“Looking at where we landed from the orbiter images we realised it would make sense to first go over to Glenelg and check out these different rocks that we could see before heading over to Mount Sharp,” explained Dr Crisp. But while the lifetime of the rover was set at a lowest estimate of two years, “if it’s anything like Spirit and Opportunity this rover may last much longer than two Earth years,” which gives Curiosity plenty of time to study Mount Sharp. In fact, NASA recently extended the operational lifetime of the mission indefinitely, giving the MSL team funding to continue driving the rover until it stops working, which could be several decades from now.
Aside from observing pebbles in an ancient streambed, indicative of a wet past on Mars, Curiosity has also been testing out its other instruments to ensure they are working normally ahead of some planned hardcore science for the rover. “We’re looking for past environments that could have been suitable for life,” explained Dr Crisp, “and liquid water is key for life as we know it. So getting over to Yellowknife Bay [a Martian outcrop in the Glenelg area] and drilling into sedimentary rock and discovering abundant clay mineral, which has a lot of bound water in it that can only form in the presence of liquid water, was a major find.”
Not all of Curiosity’s instruments have returned data with such a high level of interest so far, though, but of most importance to Dr Crisp was ensuring that “the instruments were working well.” One of the most important instruments on the Curiosity rover is SAM (Sample Analysis at Mars), a suite of instruments comprising over half of the rover’s scientific payload that can scoop up soil samples and analyse them in an on-board laboratory. “We sent the SAM instrument to look for organic compounds,” said Dr Crisp, “but we knew it was going to be like looking for a needle in a haystack. It’s not easy to find organic compounds preserved in ancient rocks even on Earth, so we didn’t really expect to hit it on the first try.” SAM, however, will undoubtedly prove to be one of Curiosity’s most valuable assets when it comes to studying the sedimentary deposits on Mount Sharp.
With the first year now behind them, the MSL team are eager to really get the wheels rolling and make use of Curiosity as best they can. According to Dr Crisp, in the next 12 months “we will be driving a lot further than we’ve done so far, heading towards Mount Sharp, so we don’t know what exactly we’ll encounter or what we’ll see from our cameras on the surface. We can see from orbit that we might want to stop a handful of times on our way to Mount Sharp but we don’t want to get bogged down unless there’s something really amazing that we discover on the way. So [in the next 12 months] we’ll be doing a lot of driving, and if you’ve seen the pictures of Mount Sharp with the layering it looks really fascinating. So I think that will be a magnetic pole for our team to psychologically want to keep going, because as we drive the detail of what we can see in those hills is going to get more and more interesting.”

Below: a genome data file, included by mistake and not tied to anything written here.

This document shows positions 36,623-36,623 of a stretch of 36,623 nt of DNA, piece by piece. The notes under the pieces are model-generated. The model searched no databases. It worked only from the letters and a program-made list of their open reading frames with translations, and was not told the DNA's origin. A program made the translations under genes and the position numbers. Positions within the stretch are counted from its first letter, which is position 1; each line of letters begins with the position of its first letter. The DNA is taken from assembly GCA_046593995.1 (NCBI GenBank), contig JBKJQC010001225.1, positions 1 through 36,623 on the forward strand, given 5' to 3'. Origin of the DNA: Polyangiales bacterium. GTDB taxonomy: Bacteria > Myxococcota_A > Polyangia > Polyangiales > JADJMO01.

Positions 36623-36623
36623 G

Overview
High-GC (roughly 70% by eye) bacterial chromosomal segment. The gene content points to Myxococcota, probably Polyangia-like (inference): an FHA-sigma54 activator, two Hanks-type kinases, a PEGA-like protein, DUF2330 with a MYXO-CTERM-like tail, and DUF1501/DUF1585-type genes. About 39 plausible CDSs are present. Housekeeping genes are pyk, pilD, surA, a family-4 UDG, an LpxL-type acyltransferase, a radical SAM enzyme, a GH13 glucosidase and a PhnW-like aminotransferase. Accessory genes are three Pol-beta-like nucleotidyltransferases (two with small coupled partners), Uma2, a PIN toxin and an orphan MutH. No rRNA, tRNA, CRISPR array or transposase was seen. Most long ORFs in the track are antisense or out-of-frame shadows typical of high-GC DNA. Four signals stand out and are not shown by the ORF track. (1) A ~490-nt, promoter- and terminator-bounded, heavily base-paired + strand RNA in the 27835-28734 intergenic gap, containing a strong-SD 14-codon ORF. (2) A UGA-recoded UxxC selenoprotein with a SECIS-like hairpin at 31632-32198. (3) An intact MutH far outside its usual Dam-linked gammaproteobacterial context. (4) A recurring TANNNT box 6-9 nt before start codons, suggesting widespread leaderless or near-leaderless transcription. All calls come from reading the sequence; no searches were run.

While Curiosity’s predecessors Spirit and Opportunity (of which only the latter is still operational) have travelled tens of kilometres on the surface, never before has a rover attempted to scale a mountain on Mars in the way Curiosity will. But, as Dr Crisp explains, the team believes the rover will have no problems making its way to a higher altitude. “The wind should not be a problem,” she said, “and it’ll be interesting for the meteorological instrument to measure that. The steepness we believe will also be okay, based on studying the 3D models we have from our orbiter data. When we actually get there and see the terrain up close our 3D models will improve and we may have to adjust our routes based on that newer data as well as finding out how much the rover slips on different kinds of rock.”
So, with the most exciting part of Curiosity’s mission yet to come, Dr Crisp highlighted a “combination of new things” that will be of most interest to both scientists and the public alike in the coming year. “I’m hoping that we’re going to see some new rock types and new landforms that tell us about other things that went on in the past on Mars,” she said. And with the public clamouring for more astounding science and incredible imagery from Curiosity, the rover’s mission will only get better and better as the team becomes more confident in their operation of one of the greatest and most ambitious space exploration missions of all time.